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Day of Prayer focuses on unity

They came in plain clothes and colorful scrubs on the National Day of Prayer to gather in a parking lot at King’s Daughters Medical Center to ask God for his mercy and grace for themselves and others.

Later in the day, as church bells chimed the noon hour, dozens of individuals joined in praying for the “seven centers of influence” in the nation: government, military, media arts, business, education, church and family.

At the fifth annual KDMC Prayer Walk, Brookhaven Police Chief Kenneth Collins told the crowd of about 50 that he didn’t always please God — or his mother — with his actions. One day, the young boy’s attitude got him in trouble with his teacher and someone interrupted his mother at work at the dry cleaners to let her know. She arrived at school soon after.

“My mama whooped me out of class all the way up the hallway,” he said. “I have a personality.”

But that event helped shape him, he said.

Later, his size helped him succeed on the football field, and when he graduated from Brookhaven High School he joined the National Guard.

“God puts people in your life to change the path that you’re headed. He surrounds you with people all the times,” he said. “God surrounds you with people to change your direction.”

His path led him to his own tree-cutting business and a career in law enforcement. As the latter, he told about the day he nearly died in a shootout with an armed suspect who barricaded himself in an apartment.

Collins hit the door, but it didn’t budge like he expected it to. Then something told him to move so he dropped to the floor to the side of it just as two bullets whizzed past him.

“Just as I jumped down, two shots came through the door where I’d been standing,” he said. “The metal fragments got into my face and time stood still at that time.”

He and the other officers started shooting as they took cover.

“I knew his mother, I knew his family. I knew him,” Collins said, recalling the 2015 standoff between Rudolph “Toby” Smith, who’d received eviction papers, and law enforcement officers who responded to the call at Smith’s apartment.

Collins, Sheriff Steve Rushing and Smith’s mother talked to the man near the end of the six-hour standoff.

“He asked was I OK and I said, ‘Yea, I’m OK man, come on out. He said, ‘I’m not coming today,’” Collins said, recalling the man’s final moments.

“You never know. When God created you, he knows the present, the past and the future. Also, the devil knows. And the greatest trick of the devil is to make you not believe in Jesus. That’s his trick. His job is to steal your future. His job is to put things in your path to stop you from achieving what God’s got for you,” Collins said.

He’s grateful to the people who made sure he put his trust in God.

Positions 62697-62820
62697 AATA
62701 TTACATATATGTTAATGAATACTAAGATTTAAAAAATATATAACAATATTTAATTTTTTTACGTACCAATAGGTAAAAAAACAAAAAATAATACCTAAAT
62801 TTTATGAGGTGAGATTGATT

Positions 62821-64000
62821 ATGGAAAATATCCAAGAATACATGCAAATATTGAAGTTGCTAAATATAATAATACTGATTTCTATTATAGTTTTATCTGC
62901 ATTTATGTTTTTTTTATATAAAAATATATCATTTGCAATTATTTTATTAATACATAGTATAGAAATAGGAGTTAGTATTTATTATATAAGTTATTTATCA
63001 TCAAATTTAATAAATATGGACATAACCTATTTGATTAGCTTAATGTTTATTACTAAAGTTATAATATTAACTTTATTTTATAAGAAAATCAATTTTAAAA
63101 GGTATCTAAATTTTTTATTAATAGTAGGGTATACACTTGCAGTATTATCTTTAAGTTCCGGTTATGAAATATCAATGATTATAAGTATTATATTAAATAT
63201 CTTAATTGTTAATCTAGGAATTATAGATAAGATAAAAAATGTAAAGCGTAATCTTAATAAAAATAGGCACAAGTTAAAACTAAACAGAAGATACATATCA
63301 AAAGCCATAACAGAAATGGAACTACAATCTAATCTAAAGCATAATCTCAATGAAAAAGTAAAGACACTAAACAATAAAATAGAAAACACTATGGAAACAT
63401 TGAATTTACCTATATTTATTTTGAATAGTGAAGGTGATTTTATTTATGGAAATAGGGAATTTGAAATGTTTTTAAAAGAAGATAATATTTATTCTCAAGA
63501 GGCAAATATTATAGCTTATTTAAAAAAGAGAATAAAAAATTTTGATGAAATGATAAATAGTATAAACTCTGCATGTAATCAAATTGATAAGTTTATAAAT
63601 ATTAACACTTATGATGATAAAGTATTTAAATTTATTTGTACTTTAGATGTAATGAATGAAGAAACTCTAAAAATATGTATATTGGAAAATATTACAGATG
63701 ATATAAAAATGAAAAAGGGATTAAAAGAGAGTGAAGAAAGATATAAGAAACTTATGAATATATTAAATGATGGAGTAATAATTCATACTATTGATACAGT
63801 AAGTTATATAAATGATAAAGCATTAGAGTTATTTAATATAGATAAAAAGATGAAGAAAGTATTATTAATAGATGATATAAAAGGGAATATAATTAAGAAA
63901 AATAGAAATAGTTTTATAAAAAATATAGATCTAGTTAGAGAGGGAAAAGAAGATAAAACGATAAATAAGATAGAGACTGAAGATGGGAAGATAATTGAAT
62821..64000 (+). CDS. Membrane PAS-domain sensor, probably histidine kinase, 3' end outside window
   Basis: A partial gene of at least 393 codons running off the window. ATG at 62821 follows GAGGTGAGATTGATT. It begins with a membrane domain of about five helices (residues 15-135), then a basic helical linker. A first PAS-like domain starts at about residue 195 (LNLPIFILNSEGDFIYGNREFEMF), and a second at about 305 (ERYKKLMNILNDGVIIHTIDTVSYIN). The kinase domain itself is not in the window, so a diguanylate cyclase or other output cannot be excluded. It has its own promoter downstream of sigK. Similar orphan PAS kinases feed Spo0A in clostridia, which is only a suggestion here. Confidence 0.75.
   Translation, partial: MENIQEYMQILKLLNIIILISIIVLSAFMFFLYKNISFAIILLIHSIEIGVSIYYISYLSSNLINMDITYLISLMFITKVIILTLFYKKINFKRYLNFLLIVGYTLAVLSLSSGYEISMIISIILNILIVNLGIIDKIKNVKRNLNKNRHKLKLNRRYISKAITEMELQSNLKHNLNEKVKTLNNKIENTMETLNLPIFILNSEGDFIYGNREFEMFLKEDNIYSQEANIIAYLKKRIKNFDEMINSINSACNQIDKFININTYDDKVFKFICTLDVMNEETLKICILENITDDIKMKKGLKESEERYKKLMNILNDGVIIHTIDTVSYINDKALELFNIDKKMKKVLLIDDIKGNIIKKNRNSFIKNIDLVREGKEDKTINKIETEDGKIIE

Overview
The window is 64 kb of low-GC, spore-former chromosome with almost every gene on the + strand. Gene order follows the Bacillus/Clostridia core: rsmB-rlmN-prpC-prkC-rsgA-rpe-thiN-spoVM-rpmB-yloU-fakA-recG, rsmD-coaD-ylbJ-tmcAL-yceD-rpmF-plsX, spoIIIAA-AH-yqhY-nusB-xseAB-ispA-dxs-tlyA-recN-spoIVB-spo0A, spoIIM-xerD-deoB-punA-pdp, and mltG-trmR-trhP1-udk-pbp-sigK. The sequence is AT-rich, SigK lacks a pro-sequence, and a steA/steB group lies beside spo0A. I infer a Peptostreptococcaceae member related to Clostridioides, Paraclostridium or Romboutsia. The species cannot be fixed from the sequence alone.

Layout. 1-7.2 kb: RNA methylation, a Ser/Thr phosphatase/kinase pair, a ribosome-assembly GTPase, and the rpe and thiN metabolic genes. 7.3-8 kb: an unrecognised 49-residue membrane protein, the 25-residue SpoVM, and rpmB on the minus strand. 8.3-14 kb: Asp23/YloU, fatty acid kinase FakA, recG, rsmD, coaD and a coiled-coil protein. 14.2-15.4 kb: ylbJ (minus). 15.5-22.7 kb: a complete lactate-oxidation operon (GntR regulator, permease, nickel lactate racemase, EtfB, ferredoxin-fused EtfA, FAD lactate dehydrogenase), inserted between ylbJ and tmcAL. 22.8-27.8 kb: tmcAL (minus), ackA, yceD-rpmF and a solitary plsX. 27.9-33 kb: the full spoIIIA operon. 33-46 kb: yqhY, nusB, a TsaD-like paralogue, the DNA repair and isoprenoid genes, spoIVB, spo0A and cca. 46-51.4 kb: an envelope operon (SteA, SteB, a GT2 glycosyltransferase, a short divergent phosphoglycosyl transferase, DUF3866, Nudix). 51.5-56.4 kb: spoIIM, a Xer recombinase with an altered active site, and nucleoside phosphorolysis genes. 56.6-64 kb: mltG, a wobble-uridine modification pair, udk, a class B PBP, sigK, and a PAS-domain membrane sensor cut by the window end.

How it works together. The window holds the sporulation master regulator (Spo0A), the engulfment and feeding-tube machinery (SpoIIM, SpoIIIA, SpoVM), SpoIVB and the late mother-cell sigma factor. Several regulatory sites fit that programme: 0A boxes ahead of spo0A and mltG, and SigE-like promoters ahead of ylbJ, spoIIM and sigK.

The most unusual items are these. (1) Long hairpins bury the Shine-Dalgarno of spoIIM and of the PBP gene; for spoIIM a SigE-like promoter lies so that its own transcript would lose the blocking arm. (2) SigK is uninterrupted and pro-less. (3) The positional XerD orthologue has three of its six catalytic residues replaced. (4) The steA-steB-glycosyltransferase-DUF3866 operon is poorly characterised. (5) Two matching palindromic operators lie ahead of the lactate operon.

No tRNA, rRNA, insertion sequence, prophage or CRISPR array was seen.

“It took everybody in this community to raise a child into a man until he gained some wisdom,” he said. “Everyday, I ask God if this is the day for me to die, give me the strength to fight. If you want me to make it another day, give me the courage and the wisdom and the patience to make it another day.”

Collins said he’s trying to be that positive influence on children in Brookhaven by investing time and attention on them now.

“Kids grow up. They become adults,” he said. “This world is trying to separate us based on color and religion, because the devil knows the only way he has power is to separate God’s children. We’re all children of God. It makes no difference what color you are. It don’t make any difference how much money you make. We’re all children of God and we must get along with each other and try to love each other. There is no greater power in the world than love.”

Collins encouraged prayer for unity in Brookhaven.

“This is the community that raised me,” he said. “We’ve got to stick together to keep our community safe. It’s about right and wrong, it’s not about the color of your skin. God made the sun to brighten the day, and at night, he made the moonlight and the starlight to help us find our way. God will return someday, so let’s show him what we can do in Jesus’ name.”

Following Collins’ remarks, KDMC CEO Alvin Hoover and Chaplain Woody Rimes led those in attendance around the perimeter of the hospital, stopping to pray at specially-marked stations. Booklets were given out with suggestions for prayers.

Hoover said KDMC’s mission is to provide quality health and wellness in a Christian environment.

“One of the really neat things about King’s Daughters Medical Center is that people pray for the work that we do, which for me as the leader here, I think it’s just a cool thing that we can get people to come out and pray for us,” he said. “Our heart is to do the Lord’s work here, and healing and helping folks feel better. Prayer ought to be part of who we are.”

At the courthouse, the Lincoln County Baptist Association hosted a non-denominational prayer service focused on the theme, “Love One Another” from John 13:34.

LCBA Director of Missions Rev. Steve Jackson stressed that the program was not focused on one denomination. 

The program featured Rev. Jackson, Rev. Robert Mayfield, Lincoln County Chancery Clerk Tillmon Bishop, Rev. Bobby McKay, Rev. Brett Campbell, Lance Moak, Rob McCreary, Rev. Lynn Mote, Johnnie Turner and Rev. Wayne Moak.

The National Day of Prayer was created in 1952 by a joint resolution of Congress, signed into law by President Harry S. Truman. In 1988, the law was unanimously amended by the House and Senate, signed into law by President Ronald Reagan, to designate the first Thursday of May every year henceforth for a day of prayer for the nation.